A few days ago Kester Brewin posted an insightful post called ‘The year of opposition’ (can’t link to it as I am writing this on some ipad software). In this post there was brief reference to the words ‘Radical’ and ‘Conservative’ which sparked off some debate. He then followed this up with some provisional reflections on what these words might mean.
Because of the confusion around these terms I thought I would reflect briefly on what I see as the difference. As I do this I wish to make an initial observation. When one is within a field of debate ones definition of sides will reflect the stand one has taken. So while I will attempt to offer as precise a definition of Radical and Conservative as I can in a small post, I am making a case for one over the other.
I would suggest that both the words ‘Radical’ and ‘Conservative’ as used in theology refer to a relationship with the past. In this sense they both move forward by looking back. What is at stake in their difference is the way that they relate to this past. This relation to the past is hinted at in the very etymologically of the words, as ‘Radical’ means to return to the roots and ‘Conservative’ refers to a form of conservation of what has been inherited.
In order to understand the different ways they relate to the past we need to introduce a classical philosophical distinction between potentiality and actuality, a distinction first introduced by Aristotle. Basically potentiality refers to the range of possibilities that something has (e.g. it is possible, though highly unlikely, that I could become a dancer) while actuality refers to the realising of possibility (e.g. if I were to become a dancer). One of the first things we can say in light of this distinction is that all actuality (things that have actually happened) were once potentialities. If they were not then they could never have happened. Traditionally then it has been thought that actuality is the realisation (and thus the end of) potentiality.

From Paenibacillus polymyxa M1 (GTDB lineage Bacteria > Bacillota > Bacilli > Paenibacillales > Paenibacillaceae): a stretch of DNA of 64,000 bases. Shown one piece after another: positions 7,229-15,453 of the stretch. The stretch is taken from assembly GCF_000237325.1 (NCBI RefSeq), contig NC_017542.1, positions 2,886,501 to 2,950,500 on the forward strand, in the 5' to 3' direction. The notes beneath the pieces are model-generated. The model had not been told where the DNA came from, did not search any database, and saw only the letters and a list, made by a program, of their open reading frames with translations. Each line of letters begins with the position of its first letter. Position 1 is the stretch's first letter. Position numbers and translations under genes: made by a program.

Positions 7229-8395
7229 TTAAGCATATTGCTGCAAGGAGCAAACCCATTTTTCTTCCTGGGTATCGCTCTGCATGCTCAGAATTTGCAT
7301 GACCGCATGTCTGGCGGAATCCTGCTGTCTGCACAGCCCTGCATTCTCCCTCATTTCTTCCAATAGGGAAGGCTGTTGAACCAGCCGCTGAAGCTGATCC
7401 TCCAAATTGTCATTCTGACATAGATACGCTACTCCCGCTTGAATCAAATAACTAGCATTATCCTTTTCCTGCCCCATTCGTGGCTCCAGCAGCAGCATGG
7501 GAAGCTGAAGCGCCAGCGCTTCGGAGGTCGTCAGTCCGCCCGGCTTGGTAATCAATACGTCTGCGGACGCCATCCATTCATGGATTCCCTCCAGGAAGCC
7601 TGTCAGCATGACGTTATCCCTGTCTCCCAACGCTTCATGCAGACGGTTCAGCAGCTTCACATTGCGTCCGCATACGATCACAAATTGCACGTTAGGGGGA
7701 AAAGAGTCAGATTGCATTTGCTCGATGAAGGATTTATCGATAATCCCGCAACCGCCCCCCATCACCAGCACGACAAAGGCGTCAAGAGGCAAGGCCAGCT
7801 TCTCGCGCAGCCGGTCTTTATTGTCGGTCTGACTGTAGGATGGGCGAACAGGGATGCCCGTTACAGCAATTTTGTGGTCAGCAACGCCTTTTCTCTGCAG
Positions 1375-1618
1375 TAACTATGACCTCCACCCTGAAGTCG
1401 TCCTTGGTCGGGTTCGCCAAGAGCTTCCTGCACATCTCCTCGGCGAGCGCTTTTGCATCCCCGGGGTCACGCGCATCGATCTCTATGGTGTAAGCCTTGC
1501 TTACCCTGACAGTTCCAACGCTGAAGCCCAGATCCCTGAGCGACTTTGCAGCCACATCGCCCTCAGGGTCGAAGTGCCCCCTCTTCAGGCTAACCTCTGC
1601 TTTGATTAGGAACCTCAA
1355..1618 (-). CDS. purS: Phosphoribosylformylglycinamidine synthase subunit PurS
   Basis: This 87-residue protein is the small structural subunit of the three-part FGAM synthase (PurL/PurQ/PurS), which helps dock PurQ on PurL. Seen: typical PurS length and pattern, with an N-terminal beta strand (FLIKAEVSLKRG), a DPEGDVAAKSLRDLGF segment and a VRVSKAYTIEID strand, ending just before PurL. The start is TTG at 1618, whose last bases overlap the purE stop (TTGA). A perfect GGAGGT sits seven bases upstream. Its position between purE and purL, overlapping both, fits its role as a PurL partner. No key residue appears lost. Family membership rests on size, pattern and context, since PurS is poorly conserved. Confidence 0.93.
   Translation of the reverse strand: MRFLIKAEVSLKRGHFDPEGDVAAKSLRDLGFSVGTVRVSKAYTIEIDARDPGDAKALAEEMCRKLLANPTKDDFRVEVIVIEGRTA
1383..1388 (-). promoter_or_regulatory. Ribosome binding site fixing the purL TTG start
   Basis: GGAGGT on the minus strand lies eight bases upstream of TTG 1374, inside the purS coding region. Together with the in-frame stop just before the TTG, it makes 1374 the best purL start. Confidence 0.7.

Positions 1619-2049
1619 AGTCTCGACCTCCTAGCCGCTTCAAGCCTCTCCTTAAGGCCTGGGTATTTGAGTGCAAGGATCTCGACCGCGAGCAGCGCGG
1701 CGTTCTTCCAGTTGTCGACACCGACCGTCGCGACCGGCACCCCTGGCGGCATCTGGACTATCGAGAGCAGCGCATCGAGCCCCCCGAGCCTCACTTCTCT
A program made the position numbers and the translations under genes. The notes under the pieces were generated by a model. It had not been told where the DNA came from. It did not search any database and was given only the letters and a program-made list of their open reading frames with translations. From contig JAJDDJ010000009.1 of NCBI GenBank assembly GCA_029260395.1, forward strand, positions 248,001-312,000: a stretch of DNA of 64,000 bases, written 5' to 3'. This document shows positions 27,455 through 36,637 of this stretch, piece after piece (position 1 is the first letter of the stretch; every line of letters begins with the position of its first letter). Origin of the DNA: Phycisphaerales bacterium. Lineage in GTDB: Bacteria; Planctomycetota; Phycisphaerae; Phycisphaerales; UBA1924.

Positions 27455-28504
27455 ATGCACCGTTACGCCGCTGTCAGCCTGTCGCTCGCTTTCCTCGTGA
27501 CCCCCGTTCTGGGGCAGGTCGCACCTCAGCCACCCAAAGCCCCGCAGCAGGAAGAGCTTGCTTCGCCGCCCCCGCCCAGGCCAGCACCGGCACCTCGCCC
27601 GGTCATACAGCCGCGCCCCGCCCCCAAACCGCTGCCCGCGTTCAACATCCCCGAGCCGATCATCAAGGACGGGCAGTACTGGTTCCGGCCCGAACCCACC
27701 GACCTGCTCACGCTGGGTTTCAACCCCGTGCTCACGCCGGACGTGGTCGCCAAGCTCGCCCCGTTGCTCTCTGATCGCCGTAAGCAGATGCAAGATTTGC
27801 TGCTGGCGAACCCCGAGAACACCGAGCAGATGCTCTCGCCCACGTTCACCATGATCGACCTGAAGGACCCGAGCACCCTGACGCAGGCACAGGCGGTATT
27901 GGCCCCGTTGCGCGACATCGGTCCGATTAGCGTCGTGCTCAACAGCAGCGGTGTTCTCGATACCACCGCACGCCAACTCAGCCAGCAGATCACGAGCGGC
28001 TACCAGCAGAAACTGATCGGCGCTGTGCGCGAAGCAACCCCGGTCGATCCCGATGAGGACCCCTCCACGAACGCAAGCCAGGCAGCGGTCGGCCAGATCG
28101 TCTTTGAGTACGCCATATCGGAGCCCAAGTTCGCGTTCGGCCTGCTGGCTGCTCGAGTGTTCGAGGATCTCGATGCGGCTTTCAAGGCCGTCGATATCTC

In light of this we could say that theological conservatives seek to protect, promote and re-articulate an actuality that they see as true, good and beautiful in the Christian tradition. In short they seek to conserve something that has actually taken place.
The opposite position to this one could be described as a kind of theological new wave that seeks to leave behind what has gone before and chart an utterly new course. Turning from what is actual and striving to build a new frame.
In contrast to both of these I would argue that the theological Radical neither affirms what is actual in the concretely existing church, nor turns away from it. Instead they embody a totally different relation to the Potentiality/Actuality relationship.
Instead of seeing actuality as the end of potentiality the theological radical, echoing Kierkegaard and others, sees a potentiality bubbling up within the actuality of the historical church. The theological radical is one who believes that there is an explosive potentiality buried within this history that ought to be realised.
Instead of turning from concretely existing Christianity, or defending it with apologetics, they are committed to delving into the actuality in order to find some as yet unrealised possibility. Something that Kierkegaard called repetition.
Thus both the radical and the conservative are interested in the past, but in different ways. One thinks that the past must continue to be brought into the present while the other thinks the past is a womb from which an utterly new event can arise (which was one of the founding claims made by Radical Theology as a movement).
This enables us to claim that the Conservative seeks to return to the early church while the radical seeks to return to the event that gave birth to the early church.